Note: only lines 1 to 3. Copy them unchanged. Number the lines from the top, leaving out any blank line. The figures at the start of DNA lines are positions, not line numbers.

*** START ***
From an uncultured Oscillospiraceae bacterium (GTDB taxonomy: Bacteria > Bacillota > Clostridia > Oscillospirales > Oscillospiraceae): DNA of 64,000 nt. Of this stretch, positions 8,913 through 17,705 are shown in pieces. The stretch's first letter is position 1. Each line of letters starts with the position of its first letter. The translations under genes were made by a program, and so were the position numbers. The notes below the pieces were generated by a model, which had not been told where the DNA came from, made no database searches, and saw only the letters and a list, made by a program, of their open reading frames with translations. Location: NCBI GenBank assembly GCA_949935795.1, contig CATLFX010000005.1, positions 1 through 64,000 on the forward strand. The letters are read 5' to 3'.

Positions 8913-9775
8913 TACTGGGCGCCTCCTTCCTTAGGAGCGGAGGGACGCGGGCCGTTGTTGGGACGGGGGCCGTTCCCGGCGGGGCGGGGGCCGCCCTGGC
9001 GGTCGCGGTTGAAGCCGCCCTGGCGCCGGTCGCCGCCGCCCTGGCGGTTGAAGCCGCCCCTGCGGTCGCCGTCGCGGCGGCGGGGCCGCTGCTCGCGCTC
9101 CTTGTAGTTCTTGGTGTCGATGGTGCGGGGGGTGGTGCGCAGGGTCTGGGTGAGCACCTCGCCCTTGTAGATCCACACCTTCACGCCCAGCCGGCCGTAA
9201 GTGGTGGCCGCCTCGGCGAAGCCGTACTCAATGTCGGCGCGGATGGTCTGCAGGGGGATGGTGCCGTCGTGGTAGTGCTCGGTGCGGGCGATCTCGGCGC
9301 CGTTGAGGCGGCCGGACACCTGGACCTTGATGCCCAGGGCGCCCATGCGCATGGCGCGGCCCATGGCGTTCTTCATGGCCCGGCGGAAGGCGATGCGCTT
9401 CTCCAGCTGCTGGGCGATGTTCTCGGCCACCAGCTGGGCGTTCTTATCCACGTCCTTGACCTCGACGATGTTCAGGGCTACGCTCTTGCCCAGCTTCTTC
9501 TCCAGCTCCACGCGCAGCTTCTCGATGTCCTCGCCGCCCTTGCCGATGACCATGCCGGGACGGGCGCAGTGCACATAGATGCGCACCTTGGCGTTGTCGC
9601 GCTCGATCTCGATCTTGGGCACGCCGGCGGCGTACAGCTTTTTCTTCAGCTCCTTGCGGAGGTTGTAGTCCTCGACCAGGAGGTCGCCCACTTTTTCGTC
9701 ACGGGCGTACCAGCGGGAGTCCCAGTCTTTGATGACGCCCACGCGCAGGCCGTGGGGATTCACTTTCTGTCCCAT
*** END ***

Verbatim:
From an uncultured Oscillospiraceae bacterium (GTDB taxonomy: Bacteria > Bacillota > Clostridia > Oscillospirales > Oscillospiraceae): DNA of 64,000 nt. Of this stretch, positions 8,913 through 17,705 are shown in pieces. The stretch's first letter is position 1. Each line of letters starts with the position of its first letter. The translations under genes were made by a program, and so were the position numbers. The notes below the pieces were generated by a model, which had not been told where the DNA came from, made no database searches, and saw only the letters and a list, made by a program, of their open reading frames with translations. Location: NCBI GenBank assembly GCA_949935795.1, contig CATLFX010000005.1, positions 1 through 64,000 on the forward strand. The letters are read 5' to 3'.

Positions 8913-9775
8913 TACTGGGCGCCTCCTTCCTTAGGAGCGGAGGGACGCGGGCCGTTGTTGGGACGGGGGCCGTTCCCGGCGGGGCGGGGGCCGCCCTGGC